Brave Penny up for award
WITHIN just six short months Penny Abbott's whole life was turned completely upside down.She was diagnosed with breast cancer, split up with her husband, and suffered a stroke which left her paralysed down one side.
WITHIN just six short months Penny Abbott's whole life was turned completely upside down.
She was diagnosed with breast cancer, split up with her husband, and suffered a stroke which left her paralysed down one side.
But now, two-and-a-half-years later, the determined go-getter is fighting fit and up for an award which would recognise her amazing achievements.
Ms Abbott, 49, of Chedworth Place, Tattingstone, said: “I learnt I had breast cancer in February 2005. It was terrible. I was very worried but thankfully within a fortnight I had a lumpectomy and started radiotherapy.”
But despite being on the road to recovery from the cancer, things then got even worse for the mum-of-two.
She split from her husband in August 2005 and just one month later she suffered a huge stroke, brought on by the side-effects of one of the drugs used in her radiotherapy treatment.
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She was left paralysed down her left side and spent four months in hospital.
She said: “I thought I was going to die; I couldn't move at all.
“I got through it because of my two sons, who I wanted to see grow up - I wanted to get better for them.”
By exercising regularly and pushing her body to its limits Ms Abbott has amazingly managed to walk again.
She even managed to complete the Race For Life through a combination of walking and using a wheelchair.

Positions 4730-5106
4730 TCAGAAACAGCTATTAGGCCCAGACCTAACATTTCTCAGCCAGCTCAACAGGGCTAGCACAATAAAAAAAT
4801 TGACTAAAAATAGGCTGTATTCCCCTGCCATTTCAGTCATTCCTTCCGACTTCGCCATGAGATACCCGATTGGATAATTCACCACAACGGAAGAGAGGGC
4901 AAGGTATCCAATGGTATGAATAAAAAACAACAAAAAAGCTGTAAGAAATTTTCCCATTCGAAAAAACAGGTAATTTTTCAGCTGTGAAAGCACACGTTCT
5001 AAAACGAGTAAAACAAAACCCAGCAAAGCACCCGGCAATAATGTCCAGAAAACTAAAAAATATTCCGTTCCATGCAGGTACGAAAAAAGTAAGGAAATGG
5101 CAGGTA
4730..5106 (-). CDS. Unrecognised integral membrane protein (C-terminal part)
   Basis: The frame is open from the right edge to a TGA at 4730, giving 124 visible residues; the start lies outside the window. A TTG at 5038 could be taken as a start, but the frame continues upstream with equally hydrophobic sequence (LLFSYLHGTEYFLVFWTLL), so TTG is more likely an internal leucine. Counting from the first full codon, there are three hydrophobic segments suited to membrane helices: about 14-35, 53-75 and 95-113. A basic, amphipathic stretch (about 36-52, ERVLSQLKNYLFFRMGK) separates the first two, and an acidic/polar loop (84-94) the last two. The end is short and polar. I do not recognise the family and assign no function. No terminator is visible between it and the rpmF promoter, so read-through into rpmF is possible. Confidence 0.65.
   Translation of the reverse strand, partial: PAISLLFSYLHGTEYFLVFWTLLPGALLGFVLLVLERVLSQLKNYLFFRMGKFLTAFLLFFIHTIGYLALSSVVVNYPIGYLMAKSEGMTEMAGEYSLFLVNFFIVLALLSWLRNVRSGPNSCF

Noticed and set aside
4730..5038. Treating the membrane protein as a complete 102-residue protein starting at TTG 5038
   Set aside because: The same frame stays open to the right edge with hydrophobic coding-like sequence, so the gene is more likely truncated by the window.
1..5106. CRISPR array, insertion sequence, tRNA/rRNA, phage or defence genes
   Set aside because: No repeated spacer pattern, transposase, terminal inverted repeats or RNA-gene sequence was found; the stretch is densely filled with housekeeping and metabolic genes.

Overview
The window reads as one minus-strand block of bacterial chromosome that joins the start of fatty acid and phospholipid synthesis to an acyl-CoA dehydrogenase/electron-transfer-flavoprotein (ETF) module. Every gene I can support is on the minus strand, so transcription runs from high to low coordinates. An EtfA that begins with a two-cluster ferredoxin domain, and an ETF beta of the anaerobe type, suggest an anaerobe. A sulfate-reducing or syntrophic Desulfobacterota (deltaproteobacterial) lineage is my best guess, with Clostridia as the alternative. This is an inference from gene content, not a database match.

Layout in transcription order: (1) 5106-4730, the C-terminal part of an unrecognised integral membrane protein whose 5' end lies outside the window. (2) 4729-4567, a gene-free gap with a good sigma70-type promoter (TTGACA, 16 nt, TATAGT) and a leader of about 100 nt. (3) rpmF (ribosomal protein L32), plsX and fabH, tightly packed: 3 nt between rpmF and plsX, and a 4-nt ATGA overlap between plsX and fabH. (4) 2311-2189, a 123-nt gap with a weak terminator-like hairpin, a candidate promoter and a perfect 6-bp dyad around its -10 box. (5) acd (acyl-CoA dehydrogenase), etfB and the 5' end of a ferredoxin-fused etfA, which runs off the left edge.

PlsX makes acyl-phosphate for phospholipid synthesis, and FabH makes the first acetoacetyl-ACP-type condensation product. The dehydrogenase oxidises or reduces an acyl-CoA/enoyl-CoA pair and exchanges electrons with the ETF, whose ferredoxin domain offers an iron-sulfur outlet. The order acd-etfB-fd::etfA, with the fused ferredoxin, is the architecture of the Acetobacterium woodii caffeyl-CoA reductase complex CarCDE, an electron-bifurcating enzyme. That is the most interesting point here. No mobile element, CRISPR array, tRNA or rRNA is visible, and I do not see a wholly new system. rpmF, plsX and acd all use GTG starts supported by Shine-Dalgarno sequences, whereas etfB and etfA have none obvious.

Next year she hopes to get round the course completely on her own.
Her amazing determination to succeed has now been recognised by her gym which has put her forward for the national Fitness First New You achievement awards.
Tomorrow she will attend a ceremony in London to find out if she has won the top prize.
She said: “I would love to win and it is great to have been put forward. Thanks to the help of my personal trainer, Darren, and my friends I have managed to chance my life from when I suffered the stroke and thought I might die.”
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Penny's battle to walk again
After leaving hospital Ms Abbott was supported by the Icanho Centre in Stowmarket which specialises in brain injury rehabilitation where she started her battle to walk again.
She said: “There was nothing wrong with my arm or leg; they just couldn't connect with my brain.
“When you have a stroke it kills part of your brain and you have to teach another part to do the things the dead part did.
“So the more repetitive movements I did the more it sparked something in my brain and finally I was able to move my leg again.
“Seeing any improvements gets you going and I put a lot of work into it.”
After leaving Icanho Ms Abbott continued to work on improving her mobility at the Fitness First gym in Colchester, where she is still a member.
She spends one hour a week with her personal trainer, Darren Horne, where her arms are strapped to the exercise machines so her body begins to recognise the movements.
She said: “I'm not 100 per cent better - I don't have movement in my arm or ankle.
“I always used to go to the gym before I was ill and so I still like to go. I get very tired easily now though.”